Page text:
Ören, Turkey Riding with Eddie

Today to took a ride to Ören with one of the expats from Uzumlu, Eddie the computer whizz. One of his passions is getting on his Honda CRF 250 and just seeing where the road leads to. He’s been all over the hills around Uzumlu and the surrounding district following trails just to see where they go. When he asked us if we wanted to go on a ride with him we jumped at the chance.
He met us at Sandy’s and we set off, winding through the narrow streets of the village of Uzumlu. We turned onto the Uzumlu to Ören road and headed out of the village. The road was nice and windy passing through farms growing fruit and crops of wheat.

Roman Water Tower

Not far from Umzumlu we passed an old roman water well. It’s a round domed structure with one entry door built from stone. Many of the others we’ve seen have been plastered and whitewashed but this one has neither, just hexagonal stones slotted together.


Further along we passed the turn off the Cadianda and the last of the farms. The road started winding up through pine covered hills before descending down into the valley. It was nice riding with heaps of twisties, and great views, however there wasn’t much time between corners to look at the scenery. Eventually the road flattened out as we reached a wide valley framed by hills and snow covered mountains. Throughout the lush valley fruit trees and fields of young wheat glistened in the sun.

Near the centre of a village old blokes sat around a table playing backgammon and drinking tea. Meanwhile farmers with their wives perched on the guard of the tractor headed along the road. Young guys on their flashy little Mondial 125’s zipped past in a flash of shiny chrome.


Along the road to Ören Eddie signalled us to pull over. Into a low rocky outcrop only about 15 feet high a series of Lycian Rock Tombs had been carved. It really was a most unexpected discovery in the most unlikely spot.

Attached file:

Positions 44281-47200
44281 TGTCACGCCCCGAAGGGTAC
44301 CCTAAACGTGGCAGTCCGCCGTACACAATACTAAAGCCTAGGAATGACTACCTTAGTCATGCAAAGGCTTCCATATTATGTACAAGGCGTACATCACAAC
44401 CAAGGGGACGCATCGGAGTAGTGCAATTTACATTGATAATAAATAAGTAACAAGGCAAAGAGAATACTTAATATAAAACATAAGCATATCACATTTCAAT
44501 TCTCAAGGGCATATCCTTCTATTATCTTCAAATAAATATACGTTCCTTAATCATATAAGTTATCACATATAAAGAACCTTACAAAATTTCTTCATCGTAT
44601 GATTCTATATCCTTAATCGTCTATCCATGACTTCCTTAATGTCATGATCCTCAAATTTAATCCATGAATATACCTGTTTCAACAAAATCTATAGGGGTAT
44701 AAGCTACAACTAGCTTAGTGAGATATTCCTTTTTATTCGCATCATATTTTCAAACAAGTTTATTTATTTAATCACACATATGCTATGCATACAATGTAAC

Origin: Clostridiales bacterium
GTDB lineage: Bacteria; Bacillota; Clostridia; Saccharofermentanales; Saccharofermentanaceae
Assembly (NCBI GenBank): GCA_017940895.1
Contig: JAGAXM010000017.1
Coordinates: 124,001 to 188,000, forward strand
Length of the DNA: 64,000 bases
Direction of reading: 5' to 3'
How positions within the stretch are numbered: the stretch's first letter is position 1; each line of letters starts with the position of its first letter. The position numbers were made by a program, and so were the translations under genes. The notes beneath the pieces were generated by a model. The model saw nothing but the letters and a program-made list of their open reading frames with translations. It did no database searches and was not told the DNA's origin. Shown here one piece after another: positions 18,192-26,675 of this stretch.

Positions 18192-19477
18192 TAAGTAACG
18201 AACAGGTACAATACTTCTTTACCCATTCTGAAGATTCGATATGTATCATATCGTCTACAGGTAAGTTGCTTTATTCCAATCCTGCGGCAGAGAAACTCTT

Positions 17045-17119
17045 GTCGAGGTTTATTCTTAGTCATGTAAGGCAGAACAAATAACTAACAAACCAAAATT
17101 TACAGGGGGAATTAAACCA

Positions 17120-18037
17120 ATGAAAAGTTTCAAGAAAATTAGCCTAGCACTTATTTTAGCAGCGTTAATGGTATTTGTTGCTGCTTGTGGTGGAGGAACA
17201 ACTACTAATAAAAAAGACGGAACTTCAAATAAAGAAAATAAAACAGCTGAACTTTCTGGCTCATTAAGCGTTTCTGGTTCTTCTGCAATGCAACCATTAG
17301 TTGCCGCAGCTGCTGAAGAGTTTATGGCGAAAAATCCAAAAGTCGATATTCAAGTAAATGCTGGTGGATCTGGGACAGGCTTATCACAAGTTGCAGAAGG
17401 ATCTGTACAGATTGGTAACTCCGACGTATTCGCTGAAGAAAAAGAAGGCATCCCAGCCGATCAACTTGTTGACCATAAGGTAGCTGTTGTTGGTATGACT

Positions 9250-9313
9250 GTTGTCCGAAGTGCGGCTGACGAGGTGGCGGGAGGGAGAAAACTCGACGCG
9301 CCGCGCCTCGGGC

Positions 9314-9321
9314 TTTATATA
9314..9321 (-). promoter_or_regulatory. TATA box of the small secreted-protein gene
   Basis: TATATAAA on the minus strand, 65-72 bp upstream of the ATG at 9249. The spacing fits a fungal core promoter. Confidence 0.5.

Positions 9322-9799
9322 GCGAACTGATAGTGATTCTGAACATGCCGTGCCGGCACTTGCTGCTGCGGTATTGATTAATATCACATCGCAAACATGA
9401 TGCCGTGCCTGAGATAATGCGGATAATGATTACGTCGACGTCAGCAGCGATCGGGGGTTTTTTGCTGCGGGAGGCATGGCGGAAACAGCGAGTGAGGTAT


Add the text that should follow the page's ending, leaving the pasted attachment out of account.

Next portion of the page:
We then headed into Ören via the local river normally there are terrapins but of course not today only a snake Michele spotted swimming through the water.


In Ören Eddie led us to his favourite restaurant and we parked up. The restaurant was a tin shed, a little smaller than my garden shed at home. It was packed with old guys smoking so we found a table outside and ordered kebaps. As it was a rare treat for non locals to visit high backed chairs were found and we reclined in luxury waiting or our lunch.

We were served Ayran, a salted yoghurt drink which so many people in Turkey drink that it’s considered to be the national drink. Soon our kebaps arrived, chicken and salad stuffed into a bread roll pocket. Unlike the other kebaps we’ve had so far this one was overhead in spices, which made it so tasty. A lot of the food dished up to westerners can be a bit bland because they town down the flavour. Here in Ören we were eating what the locals ate. He place was pretty popular as people streamed in and out of the shed. We finished with a glass of çay, another national drink. When it came time to pay lunch and drinks came to the grand total of 10TL ($5 AUD) for 3 kebaps and drinks. Unbelievable.

On the way back to Uzumlu we took the back road towards Kizibel. The river which ran through the mountains and down through the valley is now just a trickle. Like most places inTurkey the river has been dammed or hydroelectric and the excess water runs through concrete irrigation canals into smaller channels. The wide river bed is now just a rocky gully.


Following the river we headed up into the hills, once again passing brought pine forested country.


Narrow mountain roads with blind hairpin bends wound up the mountain emerging high above Umzumlu.

It was a quick run down the hill and up the Main Street of Uzumlu arriving just in time for afternoon drinks with the gang at the Grape Vine. It was a great days riding and we were so pleased that Eddie invited us along to show us his secret restaurant.

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